Joab Strikes, Absalom Falls (18:10 – 33) When Joab got word of Absalom’s predicament he took three spears and stabbed Absalom in the heart. Joab disobeyed David, thinking it best for the king and for Israel. Joab then blew the trumpet, and the troops stopped pursuing the army of Israel. They took Absalom, threw him into a pit in the forest and piled up a large heap of rocks over him. When David heard that Absalom was dead, he cried out, “O my son Absalom! My son, my son Absalom! If only I had died instead of you…”
David Mourns, Morale Gets Low(19:1 – 4) God had given David victory in the civil war caused by his son Absalom, now dead. The Israelite army returned home but David continued to mourn. They had risked their lives for their king; many died, yet it was a time of victory! They should have rejoiced, but were so upset by David’s grief that they crept around as if they had failed him. Soon this mood would become a spirit of discontent, then rebellion. They had served David out of love for him. Now he seemed to reject them, crying for Absalom. David’s people needed him.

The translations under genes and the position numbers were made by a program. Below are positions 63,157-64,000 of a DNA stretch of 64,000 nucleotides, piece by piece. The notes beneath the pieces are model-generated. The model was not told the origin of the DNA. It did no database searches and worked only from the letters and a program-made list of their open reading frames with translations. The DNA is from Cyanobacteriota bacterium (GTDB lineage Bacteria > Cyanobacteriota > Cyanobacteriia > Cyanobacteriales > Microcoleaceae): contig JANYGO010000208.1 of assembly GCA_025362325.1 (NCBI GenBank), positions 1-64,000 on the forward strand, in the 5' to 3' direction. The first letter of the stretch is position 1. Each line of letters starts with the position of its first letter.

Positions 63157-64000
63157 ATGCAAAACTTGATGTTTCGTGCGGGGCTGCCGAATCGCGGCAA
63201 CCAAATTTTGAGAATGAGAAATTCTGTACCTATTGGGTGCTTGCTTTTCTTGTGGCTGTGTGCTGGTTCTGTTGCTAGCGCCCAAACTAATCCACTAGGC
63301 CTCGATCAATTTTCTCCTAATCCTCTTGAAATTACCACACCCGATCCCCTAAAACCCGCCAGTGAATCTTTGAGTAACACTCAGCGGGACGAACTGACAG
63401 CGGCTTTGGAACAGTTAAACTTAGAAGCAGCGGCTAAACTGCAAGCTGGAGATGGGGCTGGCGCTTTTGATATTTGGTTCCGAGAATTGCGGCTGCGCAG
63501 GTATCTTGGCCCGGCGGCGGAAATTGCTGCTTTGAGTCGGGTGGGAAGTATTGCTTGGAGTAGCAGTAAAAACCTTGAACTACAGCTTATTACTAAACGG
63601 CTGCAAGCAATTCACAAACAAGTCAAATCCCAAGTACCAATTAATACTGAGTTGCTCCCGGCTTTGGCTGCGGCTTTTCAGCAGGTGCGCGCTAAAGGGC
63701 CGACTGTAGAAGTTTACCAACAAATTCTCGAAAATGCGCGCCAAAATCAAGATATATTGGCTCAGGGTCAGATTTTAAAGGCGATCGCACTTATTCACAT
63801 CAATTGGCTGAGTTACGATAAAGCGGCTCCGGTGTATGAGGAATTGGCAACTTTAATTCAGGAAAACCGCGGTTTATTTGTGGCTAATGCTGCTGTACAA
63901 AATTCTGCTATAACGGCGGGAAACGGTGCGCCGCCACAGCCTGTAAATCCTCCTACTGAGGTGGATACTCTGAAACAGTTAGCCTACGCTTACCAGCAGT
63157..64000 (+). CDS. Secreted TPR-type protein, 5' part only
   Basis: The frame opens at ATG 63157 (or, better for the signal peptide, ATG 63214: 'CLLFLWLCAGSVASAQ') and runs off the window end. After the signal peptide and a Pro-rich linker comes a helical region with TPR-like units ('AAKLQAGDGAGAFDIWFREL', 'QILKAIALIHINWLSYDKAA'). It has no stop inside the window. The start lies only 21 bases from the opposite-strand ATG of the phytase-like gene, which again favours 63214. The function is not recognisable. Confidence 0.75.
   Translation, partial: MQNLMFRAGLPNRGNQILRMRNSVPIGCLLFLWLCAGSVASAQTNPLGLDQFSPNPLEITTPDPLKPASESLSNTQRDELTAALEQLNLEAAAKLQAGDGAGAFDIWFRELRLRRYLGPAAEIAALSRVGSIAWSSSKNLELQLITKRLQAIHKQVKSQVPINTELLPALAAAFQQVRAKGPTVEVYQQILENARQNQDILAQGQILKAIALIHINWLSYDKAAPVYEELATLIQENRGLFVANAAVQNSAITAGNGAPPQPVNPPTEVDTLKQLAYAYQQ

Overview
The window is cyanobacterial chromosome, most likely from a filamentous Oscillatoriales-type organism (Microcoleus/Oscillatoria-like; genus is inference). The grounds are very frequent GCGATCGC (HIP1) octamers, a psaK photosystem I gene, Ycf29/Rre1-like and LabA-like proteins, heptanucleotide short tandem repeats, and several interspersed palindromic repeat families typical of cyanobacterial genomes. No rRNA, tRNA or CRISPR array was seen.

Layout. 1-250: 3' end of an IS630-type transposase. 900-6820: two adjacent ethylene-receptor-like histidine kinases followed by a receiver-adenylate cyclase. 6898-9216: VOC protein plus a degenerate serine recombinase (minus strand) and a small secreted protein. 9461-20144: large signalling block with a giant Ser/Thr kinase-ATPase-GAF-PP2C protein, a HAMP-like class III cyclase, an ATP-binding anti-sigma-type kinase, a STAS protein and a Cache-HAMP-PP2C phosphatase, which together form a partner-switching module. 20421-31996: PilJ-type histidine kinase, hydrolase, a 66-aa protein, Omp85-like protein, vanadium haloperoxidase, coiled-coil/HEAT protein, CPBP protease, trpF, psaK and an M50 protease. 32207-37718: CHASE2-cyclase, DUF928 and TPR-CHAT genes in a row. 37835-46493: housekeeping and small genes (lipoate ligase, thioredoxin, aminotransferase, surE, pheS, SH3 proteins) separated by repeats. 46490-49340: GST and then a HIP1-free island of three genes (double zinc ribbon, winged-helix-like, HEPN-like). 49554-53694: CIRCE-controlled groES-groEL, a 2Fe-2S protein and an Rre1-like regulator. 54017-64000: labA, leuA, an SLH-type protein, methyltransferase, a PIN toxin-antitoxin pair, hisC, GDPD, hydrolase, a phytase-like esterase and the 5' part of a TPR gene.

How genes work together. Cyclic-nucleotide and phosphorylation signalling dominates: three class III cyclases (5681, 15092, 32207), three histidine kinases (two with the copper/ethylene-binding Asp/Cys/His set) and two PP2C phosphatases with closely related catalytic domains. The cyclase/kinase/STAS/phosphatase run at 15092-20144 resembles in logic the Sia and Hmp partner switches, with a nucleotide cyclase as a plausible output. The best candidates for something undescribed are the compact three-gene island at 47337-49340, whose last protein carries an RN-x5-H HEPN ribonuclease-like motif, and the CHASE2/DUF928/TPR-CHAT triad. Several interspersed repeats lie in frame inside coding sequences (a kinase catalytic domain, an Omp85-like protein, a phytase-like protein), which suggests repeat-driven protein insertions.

Joab’s Rebuke (19:5 – 8) Joab went to King David and rebuked him. Joab pointed to the loyalty and valor of David’s men. He accused David of loving Absalom more than his own troops. Joab insisted that instead of mourning, David needed to encourage his men in order to prevent their abandonment of him. The king responded and went to the city gate. His soldiers presented themselves before their king. David showed his gratitude for their faithfulness.
There’s No Place Like Home… (19:9 – 15) Israel was without a king and had to decide if David should be invited back from exile. David could have invaded, but he waited to be asked to return. He asked the priests Zadok and Abiathar to call Judah’s leaders together and encourage them to call him back. Judah was David’s tribe; they, of all people, should want him to return. David won Judah over, their response was unanimous: “Return, you & all your men!”